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Four magic potions for the EU’s carbon market

In July 2015, the European Commission presented a legislative proposal to revise the EU’s Emissions Trading System (ETS) in order to implement the EU’s 2030 target of at least 40% domestic emission reductions. Although the proposal suggests a few improvements it fails to introduce much needed provisions that improve the mitigation potential of the EU ETS. A new Carbon Market Watch policy brief recommends four magic potions to turn the EU ETS into an effective climate mitigation tool.

  1. Disappearing spell: Remove poisonous pollution permits

The EU ETS is burdened by an oversupply of about two billion carbon allowances, equivalent to more than twice the emissions of Germany, as a result of an inadequate 2020 climate target and high imports of international offset credits. Without action, this large surplus of pollution permits will dilute the necessary efforts in the 2030 package. Casting a disappearing spell on the EU ETS to empty the Market Stability Reserve in 2020 will permanently remove two billion surplus poisonous pollution permits from the EU’s carbon market and goes some way in helping the EU ETS recover its force.

  1. Linear reduction booster: Adopt a steeper trajectory to inject early mitigation action

Once the problem of looming pollution permits is out of the way, the EU policymakers can turn towards incentivizing early action. The proposed linear reduction factor by which the EU ETS cap is reduced each year is set too low to reap the benefits of early action to reach the 2050 decarbonisation objective cost-effectively. A booster should be added to the carbon market so as to avoid delaying efforts until after 2030 by increasing the linear reduction factor to at least 2.6%.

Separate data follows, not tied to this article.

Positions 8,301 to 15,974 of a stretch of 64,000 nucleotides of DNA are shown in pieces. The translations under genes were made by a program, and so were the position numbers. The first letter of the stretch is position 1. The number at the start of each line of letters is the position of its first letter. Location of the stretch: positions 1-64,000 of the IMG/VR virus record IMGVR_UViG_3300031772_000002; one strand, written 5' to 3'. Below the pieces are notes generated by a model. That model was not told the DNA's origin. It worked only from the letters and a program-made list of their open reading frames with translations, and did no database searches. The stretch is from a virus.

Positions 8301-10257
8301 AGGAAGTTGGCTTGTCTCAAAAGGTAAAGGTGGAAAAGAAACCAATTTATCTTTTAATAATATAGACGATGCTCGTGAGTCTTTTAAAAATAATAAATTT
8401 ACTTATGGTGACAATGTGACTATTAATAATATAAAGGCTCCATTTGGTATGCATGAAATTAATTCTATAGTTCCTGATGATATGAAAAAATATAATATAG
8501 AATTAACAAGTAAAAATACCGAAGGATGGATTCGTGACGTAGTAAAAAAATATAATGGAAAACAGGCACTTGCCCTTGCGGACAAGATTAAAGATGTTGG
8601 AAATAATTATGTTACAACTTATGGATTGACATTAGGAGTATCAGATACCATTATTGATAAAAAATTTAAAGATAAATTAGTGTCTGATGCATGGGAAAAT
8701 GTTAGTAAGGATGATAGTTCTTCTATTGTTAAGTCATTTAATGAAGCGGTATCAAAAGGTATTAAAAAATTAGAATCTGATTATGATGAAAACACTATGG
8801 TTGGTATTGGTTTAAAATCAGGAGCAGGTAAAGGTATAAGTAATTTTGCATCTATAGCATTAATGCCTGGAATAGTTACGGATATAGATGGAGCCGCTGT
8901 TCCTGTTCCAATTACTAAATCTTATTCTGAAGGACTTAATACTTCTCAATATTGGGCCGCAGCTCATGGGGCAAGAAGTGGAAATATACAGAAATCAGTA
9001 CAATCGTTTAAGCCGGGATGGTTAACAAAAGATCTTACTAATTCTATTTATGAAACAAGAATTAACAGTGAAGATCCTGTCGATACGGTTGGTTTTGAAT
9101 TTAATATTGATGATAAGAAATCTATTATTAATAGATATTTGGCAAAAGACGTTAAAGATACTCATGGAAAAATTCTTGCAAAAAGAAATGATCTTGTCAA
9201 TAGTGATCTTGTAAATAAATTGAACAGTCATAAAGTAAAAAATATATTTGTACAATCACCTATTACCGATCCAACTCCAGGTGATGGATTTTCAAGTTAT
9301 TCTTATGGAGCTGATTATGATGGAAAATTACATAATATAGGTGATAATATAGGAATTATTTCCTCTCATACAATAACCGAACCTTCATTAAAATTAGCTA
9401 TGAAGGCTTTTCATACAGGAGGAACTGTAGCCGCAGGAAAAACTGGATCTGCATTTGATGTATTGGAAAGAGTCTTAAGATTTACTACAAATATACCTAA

1. Shrinking tonic: Limit the surplus in the reserve to account for technological progress

The rapid decline in costs resulted in a faster uptake of renewables than expected, which meant that the EU ETS targets have been outpaced by actual emission reductions. The EU’s carbon market is hence in need of a shrinking tonic to keep the EU ETS targets to keep pace with technological progress. Currently the Market Stability Reserve can hold an unlimited amount of surplus pollution permits. Shrinking the reserve to a maximum of one billion allowances ensures that allowances are automatically removed when the ceiling is reached and thereby makes certain that the EU ETS targets are adjusted as new and cheaper low-carbon technologies become available.

  1. Review elixir: Revise EU’s climate targets every five years

Finally, the proposed 10-year trading periods will carve the EU’s ambition level in stone until 2030, locking down ambition for the next fifteen years. What we need is some review elixir in order to turn the EU ETS into a flexible climate instrument that is more responsive to market developments such as technological and economic changes. Revising EU’s climate targets every 5 years and adopting five year trading periods in the EU ETS will increase the ability of regulators to adapt the system to changing circumstances.

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